First Obstacle Course Expectations

So you have signed up for your first obstacle course and not sure what to expect, then this article is for you.

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Whatever the reason may be, you bought a ticket for an obstacle course race. Maybe peer pressure from a friend, looking for a new challenge, or you think it could be fun. Now what?

Something about obstacle course racing creates a bit of fear in people’s minds.

After all, you are signing up to run anywhere from 3 to 8 miles most likely and you are going to have to climb walls, scale through mud, carry heavy random objects, and challenge yourself mentally and physically.

There is often a lot of questions going through people’s minds once they sign up.

What happens on race day? What type of gear should I wear? How should I train? Can I actually do this?

Let’s answer some of that in this article.

What to expect

First off, look at this as a chance to be a kid again. Remember the good ol’ days of climbing monkey bars and getting muddy.

Obstacle course racing is just pure fun.

Most likely if you have signed up for an obstacle course race you have seen a video of the starting line. Someone is out there getting you amped up and ready to go. Gun shot goes off and everyone is racing full speed.

What happens in the video is not completely true. When you are surrounded by a large crown of people, nobody really takes off unless they are up front.

You will have people who might not compete in the elite class but are there to challenge themselves on time. Besides that most people will kind of just tip toe along until they get some breathing room to start sprinting.

Going through the course there will be a lot of simple obstacles and some harder ones. Anything from crawling through mud, running up rock hills, jumping in an ice bath, to climbing to great heights.

Most of these things are there to challenge you mentally just as much as they are there to challenge you physically.

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How to approach your first obstacle course race

Go in with the mind set of finishing.

There is no real race involved unless you are competing. Nobody cares if you take 30 minutes to complete or 3 hours.

The majority of people go to an obstacle course event for the challenge so embrace that side of it.

It is perfectly fine to walk most of the course if needed.

When it comes to obstacles, you definitely should try every obstacle. You don’t have to be successful with them and some events like Spartan have punishment for not completing an obstacle, but that’s not a big deal.

It is always worth trying though. You never know what you can do until you try it. And, there will be things that may scare you.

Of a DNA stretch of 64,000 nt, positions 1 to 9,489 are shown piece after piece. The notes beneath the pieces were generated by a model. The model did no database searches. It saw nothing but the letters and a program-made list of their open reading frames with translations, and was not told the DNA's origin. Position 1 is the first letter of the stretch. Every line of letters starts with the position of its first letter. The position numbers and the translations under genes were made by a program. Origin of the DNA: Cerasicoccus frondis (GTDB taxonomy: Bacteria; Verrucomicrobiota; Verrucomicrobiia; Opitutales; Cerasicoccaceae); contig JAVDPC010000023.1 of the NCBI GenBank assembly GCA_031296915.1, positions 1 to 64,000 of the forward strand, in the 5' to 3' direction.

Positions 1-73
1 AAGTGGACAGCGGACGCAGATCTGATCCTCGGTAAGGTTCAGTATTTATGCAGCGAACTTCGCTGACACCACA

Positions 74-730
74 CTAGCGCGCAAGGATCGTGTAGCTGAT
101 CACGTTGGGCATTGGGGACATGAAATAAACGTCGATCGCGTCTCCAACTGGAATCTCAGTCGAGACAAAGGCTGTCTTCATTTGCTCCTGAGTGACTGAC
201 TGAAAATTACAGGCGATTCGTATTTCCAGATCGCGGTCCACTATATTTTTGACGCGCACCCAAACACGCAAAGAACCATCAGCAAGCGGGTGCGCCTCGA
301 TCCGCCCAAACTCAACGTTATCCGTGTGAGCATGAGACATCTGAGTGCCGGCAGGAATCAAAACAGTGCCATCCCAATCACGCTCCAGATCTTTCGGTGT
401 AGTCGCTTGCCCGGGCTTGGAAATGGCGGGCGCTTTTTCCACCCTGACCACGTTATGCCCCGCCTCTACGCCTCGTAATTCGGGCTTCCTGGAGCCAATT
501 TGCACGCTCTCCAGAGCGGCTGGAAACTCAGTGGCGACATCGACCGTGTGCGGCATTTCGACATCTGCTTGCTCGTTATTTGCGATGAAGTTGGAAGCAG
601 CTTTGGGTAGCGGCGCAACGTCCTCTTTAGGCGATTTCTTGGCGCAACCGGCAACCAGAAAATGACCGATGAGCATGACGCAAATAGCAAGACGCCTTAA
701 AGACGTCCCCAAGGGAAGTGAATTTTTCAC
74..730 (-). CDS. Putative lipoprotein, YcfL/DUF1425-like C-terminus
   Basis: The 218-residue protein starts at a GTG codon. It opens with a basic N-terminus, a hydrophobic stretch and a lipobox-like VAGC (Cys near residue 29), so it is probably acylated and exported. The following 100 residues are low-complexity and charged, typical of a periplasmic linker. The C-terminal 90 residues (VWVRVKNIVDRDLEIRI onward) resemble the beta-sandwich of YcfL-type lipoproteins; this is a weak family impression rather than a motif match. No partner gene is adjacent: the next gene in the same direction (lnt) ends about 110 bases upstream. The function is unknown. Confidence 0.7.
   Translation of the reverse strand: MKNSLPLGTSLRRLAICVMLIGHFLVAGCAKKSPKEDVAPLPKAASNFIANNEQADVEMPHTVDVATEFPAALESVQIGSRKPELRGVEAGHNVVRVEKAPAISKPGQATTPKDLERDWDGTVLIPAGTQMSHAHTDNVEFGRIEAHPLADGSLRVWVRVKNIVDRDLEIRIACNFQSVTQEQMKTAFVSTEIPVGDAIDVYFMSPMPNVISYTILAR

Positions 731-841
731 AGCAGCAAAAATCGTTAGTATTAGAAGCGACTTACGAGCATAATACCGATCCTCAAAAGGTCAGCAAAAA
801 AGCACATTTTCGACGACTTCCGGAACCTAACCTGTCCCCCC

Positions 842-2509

For instance, I remember the first I had to jump over the fire logs. I did not see the big deal but that scared some people.

Same as I don’t like heights all that much. It does not terrify me but I don’t like it. I remember climbing up this tall wooden pyramid and seeing a women who at the top was terrified.

All the power to her, she did it. That was a great mental challenge and she did it.

If there is something you just can’t do or struggle with, there is no shame in going around the obstacle.

There very often comes a point when it gets tough to continue. You mentally just say “I have had enough.”

Just keep going. It’s not as bad as you think in that moment. Not to mention the reward of finishing is tremendous.

It is always good to have a friend or two to help each other out. It adds enjoyment to the event and gives you a cheering squad to help you along.

At the end, you will be covered in mud from head to toe, you might be manged up a little. Go shower off, grab your medal, and a beer, and enjoy the victory.

Obstacle course events are a blast and there are many to choose from with their own set of challenges.

Grab a friend or two and go there to finish.


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AEon Fitness is owned by CPT Ron Nattress. From the day Ron started walking he was involved in some sort of sport or activity. Tragically at a young age Ron became seriously ill with Juvenile Rheumatoid Arthritis. For many years he spent his childhood in a wheel chair and watching others enjoy the activities he loved. Determined to get his life back he did everything he could to get out of the wheelchair and back on the field. At around the age of 13 he finally had his condition under control enough to get out of the chair.  Around 15 years old he started lifting weights and doing activities that involved a lot of movement. He also focused a lot of effort on his diet. He quickly fell in love with the feeling it gave him. Finally able to move without pain he realized the change exercise and and nutrition can play in a person's health. From this point, it was decided that he wanted to help others get their health back under control. After getting certified with as a personal trainer he spent the next 15 years helping people achieve their fitness goals. Becoming an expert in special populations, Ron has found key ways to help people with arthritis, PCOS, diabetes, and many other serious health concerns. During these years, he also found a passion for cooking. Ron spent 10 years working as a chef in some of the finest restaurants in California. As a trainer by day and chef by night, he now has shifted his energy to writing cook books that provide healthy and delicious recipes.

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